Will the Fed’s $600 billion plan be big enough to revive the economy?

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Let’s hope Ben is ordering the right kind of stimulus. (Jo Yong-Hak/REUTERS)

The Federal Reserve’s long awaited, much anticipated and plenty feared plan to revive the economy is here.

After two days of debate, Ben Bernanke and his fellow members of the US central bank’s policy committee voted to spend an additional $600 billion to buy long-term Treasury bonds over the next eight months. The Fed is already spending about $35 billion a month to keep an earlier announced mortgage bonding buying plan in place. So all told, the Fed is planning on pouring an addition $900 billion into the bond market in the next two months.

Why? Well, it’s called quantitative easing and here’s how it works: Lower interest rates are supposed to spur economic growth by encouraging companies to borrow and spend. And higher demand for bonds tends to make interest rates fall. So if the Fed steps in with big purchases of bonds it can drive down interest rates. The important piece here is that the Fed is buying long-term Treasury bonds. You see, we talk about the Fed having the power to set interest rates. But really the Fed can only set very-short-term interest rates. Extremely short. The U.S. central bank dictates the rate that it lends money to banks overnight. It has already set that rate to zero. Those very-short-term rates do tend to cause longer rates to fall, and they have, but not directly. So, for the second time since the financial crisis, the Fed is directly attacking long-term interest rates. The hope is that lower long-term interest rates will give the economy the boost that near zero short-term rates haven’t. (The recovery looks weak at best.) Unfortunately, the success of Bernanke’s plan is far from given. And the reason may be that much like many of the plans that have been announced over the past two years, it’s just not big enough. Here’s why:

In theory, long-term bond rates should do more to boost the economy than near zero short-term rates. The reason is that the things that companies do that really cause them to have to hire lots of people such as enter new markets or build new plants, are generally long-term commitments. It takes a few years for a new factory to start generating cash. So being able to borrow money at a low rate for a few months might not be enough of an incentive to get an executive to decide to expand. But if a company can lock in a low interest rate for say 5 or 10 years, then the chance that a new plant will be profitable before the company’s financing costs go up are more likely.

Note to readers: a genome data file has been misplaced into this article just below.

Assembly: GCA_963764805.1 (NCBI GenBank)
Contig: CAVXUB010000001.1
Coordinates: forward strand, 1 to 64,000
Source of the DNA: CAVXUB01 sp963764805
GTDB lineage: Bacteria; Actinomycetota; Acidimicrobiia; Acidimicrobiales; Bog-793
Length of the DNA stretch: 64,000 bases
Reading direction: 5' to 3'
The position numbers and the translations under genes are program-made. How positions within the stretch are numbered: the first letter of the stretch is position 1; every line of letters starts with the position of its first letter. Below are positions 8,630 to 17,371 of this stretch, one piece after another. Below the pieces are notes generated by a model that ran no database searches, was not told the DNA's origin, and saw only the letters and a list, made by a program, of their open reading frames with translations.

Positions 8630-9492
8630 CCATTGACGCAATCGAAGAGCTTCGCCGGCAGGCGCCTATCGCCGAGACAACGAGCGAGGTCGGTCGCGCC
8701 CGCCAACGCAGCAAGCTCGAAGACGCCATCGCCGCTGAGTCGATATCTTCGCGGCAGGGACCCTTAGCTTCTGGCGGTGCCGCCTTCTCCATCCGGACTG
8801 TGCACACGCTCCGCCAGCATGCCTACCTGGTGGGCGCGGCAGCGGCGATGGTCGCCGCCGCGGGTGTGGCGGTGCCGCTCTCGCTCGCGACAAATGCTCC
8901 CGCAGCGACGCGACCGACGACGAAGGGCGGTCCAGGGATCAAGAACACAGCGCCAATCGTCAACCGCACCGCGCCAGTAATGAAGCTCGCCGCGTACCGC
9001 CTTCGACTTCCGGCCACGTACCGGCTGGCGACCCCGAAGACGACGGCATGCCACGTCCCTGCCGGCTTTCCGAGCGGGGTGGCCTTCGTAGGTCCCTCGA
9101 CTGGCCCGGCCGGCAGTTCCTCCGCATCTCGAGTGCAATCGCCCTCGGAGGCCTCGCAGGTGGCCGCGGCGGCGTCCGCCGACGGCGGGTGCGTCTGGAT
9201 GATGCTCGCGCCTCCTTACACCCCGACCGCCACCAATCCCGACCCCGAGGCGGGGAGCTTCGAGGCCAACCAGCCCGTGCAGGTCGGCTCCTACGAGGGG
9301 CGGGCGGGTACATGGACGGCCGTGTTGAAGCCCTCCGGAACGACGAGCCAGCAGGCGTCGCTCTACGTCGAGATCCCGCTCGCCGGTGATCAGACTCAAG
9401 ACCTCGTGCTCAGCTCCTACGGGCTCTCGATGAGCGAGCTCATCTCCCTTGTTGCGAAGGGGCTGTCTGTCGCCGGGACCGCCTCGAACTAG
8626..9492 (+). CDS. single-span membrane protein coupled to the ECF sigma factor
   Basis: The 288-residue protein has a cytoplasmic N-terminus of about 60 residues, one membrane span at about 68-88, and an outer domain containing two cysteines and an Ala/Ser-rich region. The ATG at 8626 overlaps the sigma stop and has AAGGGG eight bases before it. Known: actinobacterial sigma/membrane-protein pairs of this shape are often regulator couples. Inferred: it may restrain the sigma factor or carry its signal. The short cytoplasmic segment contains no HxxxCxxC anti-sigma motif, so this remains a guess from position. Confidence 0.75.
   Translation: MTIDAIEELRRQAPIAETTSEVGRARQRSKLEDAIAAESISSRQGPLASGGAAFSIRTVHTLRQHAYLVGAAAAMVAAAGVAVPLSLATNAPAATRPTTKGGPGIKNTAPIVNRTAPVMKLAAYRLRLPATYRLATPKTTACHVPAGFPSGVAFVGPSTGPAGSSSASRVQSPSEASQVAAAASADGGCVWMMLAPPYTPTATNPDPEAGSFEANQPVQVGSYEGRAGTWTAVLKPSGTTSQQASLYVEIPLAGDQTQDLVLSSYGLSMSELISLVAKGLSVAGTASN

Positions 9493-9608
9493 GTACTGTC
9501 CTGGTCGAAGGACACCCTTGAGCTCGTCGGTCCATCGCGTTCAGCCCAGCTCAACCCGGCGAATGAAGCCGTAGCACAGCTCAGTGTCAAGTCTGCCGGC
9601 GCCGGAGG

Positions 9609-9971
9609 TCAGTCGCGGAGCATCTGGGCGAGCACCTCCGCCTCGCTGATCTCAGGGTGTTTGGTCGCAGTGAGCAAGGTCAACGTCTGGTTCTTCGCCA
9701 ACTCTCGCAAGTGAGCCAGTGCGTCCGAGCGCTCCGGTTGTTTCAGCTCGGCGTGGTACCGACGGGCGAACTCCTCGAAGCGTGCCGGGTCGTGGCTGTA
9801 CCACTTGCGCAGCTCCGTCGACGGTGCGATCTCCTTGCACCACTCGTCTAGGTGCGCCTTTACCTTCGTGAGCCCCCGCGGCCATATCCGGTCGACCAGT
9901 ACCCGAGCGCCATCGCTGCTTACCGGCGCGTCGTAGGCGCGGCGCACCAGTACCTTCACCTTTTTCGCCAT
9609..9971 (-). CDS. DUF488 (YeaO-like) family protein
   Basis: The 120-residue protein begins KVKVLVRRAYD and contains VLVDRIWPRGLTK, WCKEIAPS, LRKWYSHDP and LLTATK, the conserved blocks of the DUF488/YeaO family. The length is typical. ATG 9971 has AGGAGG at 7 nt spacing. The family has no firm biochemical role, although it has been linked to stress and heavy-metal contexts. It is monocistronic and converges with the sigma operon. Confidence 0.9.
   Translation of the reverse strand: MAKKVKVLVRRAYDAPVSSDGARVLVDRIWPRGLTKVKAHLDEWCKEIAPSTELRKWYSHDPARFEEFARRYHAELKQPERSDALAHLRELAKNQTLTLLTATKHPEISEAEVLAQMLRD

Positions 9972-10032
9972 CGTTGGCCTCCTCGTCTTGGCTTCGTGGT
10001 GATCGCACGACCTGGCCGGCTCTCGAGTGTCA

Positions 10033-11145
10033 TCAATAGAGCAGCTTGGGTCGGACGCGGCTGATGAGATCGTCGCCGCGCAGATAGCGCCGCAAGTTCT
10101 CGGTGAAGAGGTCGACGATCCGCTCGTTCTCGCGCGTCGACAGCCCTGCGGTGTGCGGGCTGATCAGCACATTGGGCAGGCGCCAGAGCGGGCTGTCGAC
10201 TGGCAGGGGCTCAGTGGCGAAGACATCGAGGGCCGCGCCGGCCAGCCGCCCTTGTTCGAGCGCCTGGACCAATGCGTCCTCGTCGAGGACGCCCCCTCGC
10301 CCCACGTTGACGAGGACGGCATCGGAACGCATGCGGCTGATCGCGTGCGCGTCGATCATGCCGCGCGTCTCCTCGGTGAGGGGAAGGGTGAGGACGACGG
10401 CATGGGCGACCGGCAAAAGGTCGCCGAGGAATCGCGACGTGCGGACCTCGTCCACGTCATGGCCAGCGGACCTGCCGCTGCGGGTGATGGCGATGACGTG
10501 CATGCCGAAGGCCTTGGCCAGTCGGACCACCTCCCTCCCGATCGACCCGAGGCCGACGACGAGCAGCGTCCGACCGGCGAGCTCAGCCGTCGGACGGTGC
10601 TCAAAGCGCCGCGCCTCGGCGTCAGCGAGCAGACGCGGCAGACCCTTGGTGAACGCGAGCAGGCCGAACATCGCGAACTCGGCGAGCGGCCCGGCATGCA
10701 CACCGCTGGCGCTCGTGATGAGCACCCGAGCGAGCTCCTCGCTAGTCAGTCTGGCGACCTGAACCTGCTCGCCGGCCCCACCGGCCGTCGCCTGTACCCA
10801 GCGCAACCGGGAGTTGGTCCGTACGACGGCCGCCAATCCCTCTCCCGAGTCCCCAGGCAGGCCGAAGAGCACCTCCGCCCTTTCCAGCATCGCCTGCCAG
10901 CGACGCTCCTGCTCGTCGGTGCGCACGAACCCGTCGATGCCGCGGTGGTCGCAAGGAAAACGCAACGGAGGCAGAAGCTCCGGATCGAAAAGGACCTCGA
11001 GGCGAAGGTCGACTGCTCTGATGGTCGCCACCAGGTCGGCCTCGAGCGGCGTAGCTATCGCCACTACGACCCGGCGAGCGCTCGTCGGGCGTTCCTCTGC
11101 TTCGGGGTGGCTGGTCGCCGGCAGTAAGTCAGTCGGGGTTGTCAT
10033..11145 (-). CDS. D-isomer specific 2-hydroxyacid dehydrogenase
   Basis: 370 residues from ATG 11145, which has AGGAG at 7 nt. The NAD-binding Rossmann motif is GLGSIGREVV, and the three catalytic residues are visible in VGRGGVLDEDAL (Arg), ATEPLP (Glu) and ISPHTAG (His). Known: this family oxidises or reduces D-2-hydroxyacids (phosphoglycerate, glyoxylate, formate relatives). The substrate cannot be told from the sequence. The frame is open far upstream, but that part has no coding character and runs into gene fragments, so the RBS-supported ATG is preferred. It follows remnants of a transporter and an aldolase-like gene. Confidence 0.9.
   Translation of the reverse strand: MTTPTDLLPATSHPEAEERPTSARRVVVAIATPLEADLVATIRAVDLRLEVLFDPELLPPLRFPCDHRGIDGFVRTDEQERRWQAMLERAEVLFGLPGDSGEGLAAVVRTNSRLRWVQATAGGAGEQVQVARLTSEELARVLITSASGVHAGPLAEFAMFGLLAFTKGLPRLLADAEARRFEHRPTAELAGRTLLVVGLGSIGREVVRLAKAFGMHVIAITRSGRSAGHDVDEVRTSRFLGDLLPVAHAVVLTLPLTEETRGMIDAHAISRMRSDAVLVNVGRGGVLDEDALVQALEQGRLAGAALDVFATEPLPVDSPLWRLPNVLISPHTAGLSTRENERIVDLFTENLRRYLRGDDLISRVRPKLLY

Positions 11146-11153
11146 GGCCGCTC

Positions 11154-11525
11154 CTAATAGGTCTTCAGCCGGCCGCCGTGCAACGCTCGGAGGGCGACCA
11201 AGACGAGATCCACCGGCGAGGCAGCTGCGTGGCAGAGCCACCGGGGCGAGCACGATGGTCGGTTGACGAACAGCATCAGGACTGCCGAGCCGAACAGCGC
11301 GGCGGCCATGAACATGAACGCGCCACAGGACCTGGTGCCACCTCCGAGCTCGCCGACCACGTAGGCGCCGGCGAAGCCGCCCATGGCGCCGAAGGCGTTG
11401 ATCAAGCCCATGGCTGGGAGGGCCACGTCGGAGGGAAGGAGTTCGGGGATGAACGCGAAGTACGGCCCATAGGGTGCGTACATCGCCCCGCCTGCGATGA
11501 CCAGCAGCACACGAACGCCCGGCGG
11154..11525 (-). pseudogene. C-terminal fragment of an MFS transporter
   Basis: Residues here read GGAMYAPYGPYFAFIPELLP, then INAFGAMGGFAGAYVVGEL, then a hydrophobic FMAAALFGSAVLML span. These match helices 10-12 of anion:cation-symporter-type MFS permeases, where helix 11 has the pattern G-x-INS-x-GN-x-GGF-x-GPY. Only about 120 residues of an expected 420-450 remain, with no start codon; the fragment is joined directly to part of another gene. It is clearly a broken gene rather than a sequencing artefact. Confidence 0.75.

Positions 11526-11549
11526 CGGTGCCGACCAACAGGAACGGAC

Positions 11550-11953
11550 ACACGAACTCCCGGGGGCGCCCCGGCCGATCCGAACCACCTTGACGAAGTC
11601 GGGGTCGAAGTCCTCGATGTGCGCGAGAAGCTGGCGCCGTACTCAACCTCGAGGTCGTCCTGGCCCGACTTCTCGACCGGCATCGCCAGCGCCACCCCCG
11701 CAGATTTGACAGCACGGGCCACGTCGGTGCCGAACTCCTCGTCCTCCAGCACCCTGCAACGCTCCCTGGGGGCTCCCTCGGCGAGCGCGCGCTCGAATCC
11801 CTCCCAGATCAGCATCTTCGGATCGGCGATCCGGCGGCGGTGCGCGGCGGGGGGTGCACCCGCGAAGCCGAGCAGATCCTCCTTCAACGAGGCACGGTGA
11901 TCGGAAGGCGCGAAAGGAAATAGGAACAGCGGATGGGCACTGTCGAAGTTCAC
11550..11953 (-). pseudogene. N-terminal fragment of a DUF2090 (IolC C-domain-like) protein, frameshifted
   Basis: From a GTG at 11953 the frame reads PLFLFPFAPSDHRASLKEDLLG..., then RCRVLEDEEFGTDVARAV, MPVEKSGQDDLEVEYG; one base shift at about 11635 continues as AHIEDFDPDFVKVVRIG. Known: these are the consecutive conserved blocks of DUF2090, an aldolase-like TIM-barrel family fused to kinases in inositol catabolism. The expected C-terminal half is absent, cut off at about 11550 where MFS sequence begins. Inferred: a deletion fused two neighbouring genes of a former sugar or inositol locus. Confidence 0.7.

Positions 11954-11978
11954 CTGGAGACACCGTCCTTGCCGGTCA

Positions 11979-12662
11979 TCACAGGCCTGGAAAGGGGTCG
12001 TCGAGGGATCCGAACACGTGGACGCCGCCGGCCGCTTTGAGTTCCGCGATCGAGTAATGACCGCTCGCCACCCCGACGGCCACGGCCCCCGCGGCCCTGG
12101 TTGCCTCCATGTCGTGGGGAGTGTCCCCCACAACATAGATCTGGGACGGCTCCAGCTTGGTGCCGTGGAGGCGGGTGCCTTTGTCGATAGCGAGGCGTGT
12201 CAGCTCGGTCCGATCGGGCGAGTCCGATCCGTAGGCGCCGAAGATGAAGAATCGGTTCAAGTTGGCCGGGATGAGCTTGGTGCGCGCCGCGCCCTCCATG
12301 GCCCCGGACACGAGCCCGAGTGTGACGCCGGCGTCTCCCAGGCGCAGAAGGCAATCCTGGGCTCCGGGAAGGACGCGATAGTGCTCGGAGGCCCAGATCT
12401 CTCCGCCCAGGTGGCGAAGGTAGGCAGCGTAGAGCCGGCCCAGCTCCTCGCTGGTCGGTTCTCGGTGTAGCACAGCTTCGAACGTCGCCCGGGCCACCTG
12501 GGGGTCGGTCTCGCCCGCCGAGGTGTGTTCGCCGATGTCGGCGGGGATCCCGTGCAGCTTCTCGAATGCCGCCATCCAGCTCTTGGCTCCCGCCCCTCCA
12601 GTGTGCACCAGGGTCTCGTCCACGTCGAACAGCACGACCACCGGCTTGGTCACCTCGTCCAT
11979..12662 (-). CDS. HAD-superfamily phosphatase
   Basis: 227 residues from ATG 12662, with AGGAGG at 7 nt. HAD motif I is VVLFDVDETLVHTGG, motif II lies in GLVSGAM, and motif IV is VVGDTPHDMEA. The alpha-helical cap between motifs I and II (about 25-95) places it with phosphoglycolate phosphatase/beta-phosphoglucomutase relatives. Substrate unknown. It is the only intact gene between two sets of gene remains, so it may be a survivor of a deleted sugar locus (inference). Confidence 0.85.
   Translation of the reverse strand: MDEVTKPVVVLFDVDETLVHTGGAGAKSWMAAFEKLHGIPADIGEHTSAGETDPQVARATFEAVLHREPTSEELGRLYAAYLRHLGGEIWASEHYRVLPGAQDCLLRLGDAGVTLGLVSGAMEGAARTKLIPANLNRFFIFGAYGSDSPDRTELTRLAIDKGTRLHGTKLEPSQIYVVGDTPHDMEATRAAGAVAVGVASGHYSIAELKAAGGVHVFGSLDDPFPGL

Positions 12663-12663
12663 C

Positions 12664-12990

So will it work? It’s not clear. Surprisingly, interest rates on 10-year and 30-year bonds actually rose on Wednesday. In part, that’s because the Fed said that it would focus most of its buying on medium-term notes, such as 5-year to 7-year bonds. But it is also a sign that the plan may have the desired effect. An upward sloping yield curve, when short-term rates are lower than long-term rates, is a sign of a strong economy. So if the long end of the curve rose that means more people think the economy will end up stronger after Bernanke’s plan. If that wasn’t the case, the long-rates probably would have slumped as well.

The real question then is if the Fed’s plan is big enough to really make a dent in our severely wounded economy. And the answer may be no. Joseph Gagnon, who works for the Peterson Institute and is generally for the quantitative easing plan, has done the math and says that to lower the unemployment rate by 1% it generally takes $1 trillion in Fed purchases of long-term bonds. That’s why earlier this year, Gagnon was pushing for the Fed to announce $2 trillion in government purchases. He figured that along with the slow momentum of the economy $2 trillion in Fed bond purchases would bring down the unemployment rate to about 6.5% by the end of 2011. By Gagnon’s math, the Fed’s current plan will only lower unemployment by just over one half of a percent. Which means, again by his calculations, we will still have an unemployment rate of 8% by the end of next year. “It’s better than nothing,” says Gagnon. “But it won’t achieve the Fed’s goal.”

That’s why Gagnon suspects the Fed announced a smaller than is needed plan first and waited to see how the market reacted. But that’s a gamble, according to Gagnon. The longer it takes for the economy to recover the greater the chances that we will fall into deflation. Wait long enough and it’s Japan all over again. Let’s hope the Fed has bet correctly.